Second 3 screenshots: these were shot with the same long exposure noise reduction but the setting was turned on this time. Honestly I can’t say I notice much of a difference from when it was turned off. The noise is still very obvious and present.
Third 3 screenshots: these three were shot with the High ISO speed NR, on the low setting. Once again for the 3200 ISO one, the noise is very obvious and were loosing detail in the photo. I wouldn’t use this setting, there is very little noise reduction.
Fourth 3 screenshots: these were shot with High ISO speed NR on the standard setting this time. I believe the noise in the 3200 isn’t as bad as in the previous (low) setting, it is still there though. I think this setting is better than the last, but still not great.
Fifth 3 screenshots: for the last three I was shooting with the same High ISO speed NR setting but on high this time. In conclusion, I think my camera just isn’t great in low light and noise is inevitable. Although I do think that this one isn’t as bad as the last.
If ever I did need to shoot in low light, I would choose the last setting so High ISO speed NR on high.
Automatic White Balance
Shade White Balance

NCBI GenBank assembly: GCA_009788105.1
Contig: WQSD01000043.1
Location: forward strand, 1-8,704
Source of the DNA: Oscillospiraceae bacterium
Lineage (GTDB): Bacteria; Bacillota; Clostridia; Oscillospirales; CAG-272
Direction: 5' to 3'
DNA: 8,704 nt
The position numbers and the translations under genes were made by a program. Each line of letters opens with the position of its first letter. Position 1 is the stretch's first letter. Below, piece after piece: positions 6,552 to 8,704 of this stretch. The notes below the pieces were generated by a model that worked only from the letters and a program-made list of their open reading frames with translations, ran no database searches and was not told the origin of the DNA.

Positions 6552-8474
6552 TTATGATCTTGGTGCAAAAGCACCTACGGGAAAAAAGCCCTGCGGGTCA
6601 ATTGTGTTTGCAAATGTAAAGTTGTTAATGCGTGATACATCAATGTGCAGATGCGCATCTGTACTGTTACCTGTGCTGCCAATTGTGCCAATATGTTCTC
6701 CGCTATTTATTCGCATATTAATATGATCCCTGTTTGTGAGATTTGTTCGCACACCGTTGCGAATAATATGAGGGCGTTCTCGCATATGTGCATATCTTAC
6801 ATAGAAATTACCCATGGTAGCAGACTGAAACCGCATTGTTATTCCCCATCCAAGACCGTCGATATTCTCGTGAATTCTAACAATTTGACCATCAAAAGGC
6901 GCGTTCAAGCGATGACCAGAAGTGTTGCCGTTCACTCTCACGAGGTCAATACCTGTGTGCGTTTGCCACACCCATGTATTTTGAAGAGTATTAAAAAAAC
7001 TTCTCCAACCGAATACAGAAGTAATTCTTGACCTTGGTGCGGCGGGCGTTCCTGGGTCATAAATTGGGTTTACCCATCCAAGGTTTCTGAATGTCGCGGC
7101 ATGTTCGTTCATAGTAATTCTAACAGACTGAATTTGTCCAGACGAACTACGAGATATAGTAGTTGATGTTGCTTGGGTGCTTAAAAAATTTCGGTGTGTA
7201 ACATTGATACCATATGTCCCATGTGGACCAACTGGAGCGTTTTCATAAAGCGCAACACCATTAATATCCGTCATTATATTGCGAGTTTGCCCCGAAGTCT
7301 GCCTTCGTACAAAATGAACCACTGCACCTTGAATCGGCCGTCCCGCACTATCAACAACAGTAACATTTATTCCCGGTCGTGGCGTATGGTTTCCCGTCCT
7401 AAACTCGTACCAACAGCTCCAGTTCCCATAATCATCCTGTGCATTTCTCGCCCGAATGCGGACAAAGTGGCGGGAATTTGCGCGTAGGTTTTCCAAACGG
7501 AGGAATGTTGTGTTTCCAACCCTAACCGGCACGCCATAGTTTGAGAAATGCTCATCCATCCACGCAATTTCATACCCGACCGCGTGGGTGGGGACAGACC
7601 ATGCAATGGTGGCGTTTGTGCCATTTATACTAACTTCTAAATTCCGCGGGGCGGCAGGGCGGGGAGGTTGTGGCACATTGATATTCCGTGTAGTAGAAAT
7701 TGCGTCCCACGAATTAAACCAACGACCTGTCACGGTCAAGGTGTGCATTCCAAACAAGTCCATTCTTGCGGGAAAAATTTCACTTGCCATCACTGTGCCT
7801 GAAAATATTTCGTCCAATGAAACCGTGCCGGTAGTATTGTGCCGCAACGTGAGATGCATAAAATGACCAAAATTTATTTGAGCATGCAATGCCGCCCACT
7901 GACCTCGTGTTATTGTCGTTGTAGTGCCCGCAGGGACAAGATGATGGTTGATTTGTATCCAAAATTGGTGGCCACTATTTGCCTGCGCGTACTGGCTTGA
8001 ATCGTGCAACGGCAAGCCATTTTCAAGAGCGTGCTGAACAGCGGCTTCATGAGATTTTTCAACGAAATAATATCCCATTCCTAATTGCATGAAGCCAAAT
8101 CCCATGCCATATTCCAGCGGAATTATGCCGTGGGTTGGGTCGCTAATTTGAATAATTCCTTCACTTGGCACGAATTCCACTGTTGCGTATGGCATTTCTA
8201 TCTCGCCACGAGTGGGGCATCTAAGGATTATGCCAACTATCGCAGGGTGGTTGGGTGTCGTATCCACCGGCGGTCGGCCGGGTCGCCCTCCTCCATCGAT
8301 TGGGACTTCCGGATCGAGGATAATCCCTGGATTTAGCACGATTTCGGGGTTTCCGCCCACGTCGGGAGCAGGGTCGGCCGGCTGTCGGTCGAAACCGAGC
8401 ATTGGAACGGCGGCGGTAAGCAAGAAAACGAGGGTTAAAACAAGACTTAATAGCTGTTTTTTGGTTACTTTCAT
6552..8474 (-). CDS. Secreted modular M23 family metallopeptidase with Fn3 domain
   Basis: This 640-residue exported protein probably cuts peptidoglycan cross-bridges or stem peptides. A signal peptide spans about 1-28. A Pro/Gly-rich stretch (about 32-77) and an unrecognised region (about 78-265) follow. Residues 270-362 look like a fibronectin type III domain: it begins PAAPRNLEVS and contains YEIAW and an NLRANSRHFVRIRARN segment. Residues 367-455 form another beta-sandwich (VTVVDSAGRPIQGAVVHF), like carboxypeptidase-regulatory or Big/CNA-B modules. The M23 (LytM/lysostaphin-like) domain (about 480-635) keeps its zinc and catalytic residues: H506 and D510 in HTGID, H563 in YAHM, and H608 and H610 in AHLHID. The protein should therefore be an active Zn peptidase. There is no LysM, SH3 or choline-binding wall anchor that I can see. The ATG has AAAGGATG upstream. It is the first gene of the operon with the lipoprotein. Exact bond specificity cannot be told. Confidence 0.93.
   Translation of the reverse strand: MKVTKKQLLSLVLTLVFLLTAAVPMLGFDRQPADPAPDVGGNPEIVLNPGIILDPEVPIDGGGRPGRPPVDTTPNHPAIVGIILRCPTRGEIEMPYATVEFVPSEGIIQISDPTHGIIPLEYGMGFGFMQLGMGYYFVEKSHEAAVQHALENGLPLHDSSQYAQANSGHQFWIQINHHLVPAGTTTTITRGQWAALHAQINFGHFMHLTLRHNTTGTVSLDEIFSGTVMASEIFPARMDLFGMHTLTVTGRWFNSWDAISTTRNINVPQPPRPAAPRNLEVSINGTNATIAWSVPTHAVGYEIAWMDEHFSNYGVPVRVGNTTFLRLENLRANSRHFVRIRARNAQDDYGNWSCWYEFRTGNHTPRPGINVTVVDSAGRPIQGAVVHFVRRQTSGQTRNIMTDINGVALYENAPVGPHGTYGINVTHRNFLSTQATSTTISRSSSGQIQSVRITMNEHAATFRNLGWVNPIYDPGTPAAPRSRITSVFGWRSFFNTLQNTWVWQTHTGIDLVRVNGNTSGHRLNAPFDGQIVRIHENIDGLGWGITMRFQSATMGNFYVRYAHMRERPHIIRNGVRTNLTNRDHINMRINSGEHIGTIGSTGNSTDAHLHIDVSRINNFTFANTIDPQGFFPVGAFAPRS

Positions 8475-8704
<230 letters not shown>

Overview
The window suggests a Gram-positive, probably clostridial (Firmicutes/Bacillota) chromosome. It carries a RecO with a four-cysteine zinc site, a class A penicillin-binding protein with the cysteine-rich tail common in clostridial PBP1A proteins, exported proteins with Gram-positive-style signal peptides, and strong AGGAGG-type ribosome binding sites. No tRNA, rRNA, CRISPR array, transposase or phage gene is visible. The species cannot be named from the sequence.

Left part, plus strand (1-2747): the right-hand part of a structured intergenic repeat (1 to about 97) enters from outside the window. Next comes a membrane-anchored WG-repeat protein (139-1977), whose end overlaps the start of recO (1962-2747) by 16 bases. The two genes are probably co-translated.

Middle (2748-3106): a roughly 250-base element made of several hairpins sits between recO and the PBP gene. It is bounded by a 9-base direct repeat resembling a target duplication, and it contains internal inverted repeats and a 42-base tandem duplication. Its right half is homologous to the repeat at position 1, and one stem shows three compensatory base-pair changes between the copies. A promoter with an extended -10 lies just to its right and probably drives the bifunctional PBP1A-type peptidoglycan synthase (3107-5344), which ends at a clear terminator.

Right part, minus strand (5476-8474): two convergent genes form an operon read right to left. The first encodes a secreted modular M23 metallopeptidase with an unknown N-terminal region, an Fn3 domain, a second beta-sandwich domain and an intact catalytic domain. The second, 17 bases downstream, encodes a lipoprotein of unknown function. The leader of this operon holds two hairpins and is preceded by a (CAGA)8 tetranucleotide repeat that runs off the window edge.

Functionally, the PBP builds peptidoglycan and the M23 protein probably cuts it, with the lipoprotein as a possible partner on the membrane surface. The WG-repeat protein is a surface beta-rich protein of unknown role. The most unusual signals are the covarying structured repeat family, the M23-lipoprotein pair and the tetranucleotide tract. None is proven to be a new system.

Custom White Balance (I know this one is a little shaky, the lady was telling me I couldn’t stand near the door so I was rushed, oops..)
Automatic White Balance – warm and green tones, I don’t like this look, especially on a person because it makes them look a little green and sick.
White Fluorescent White Balance – a little colder, but less green-ish, this one was definitely the best out of the 3
Shade White Balance – much warmer and more orange than anything, this doesn’t look natural at all, I don’t like the look of the orange.
White Fluorescent White Balance – I chose to shoot with this setting to get the purple tones out, I think it creates a nice look on wintery pictures!
Cityscape: 1/30 – f/20 – iso 100 – 18mm – shot with18-55mm f/5.6
I would’ve shot this with the same settings even if it weren’t for this assignment, however had this been due during spring/summer, I would’ve opted for the landscape opposed to the cityscape.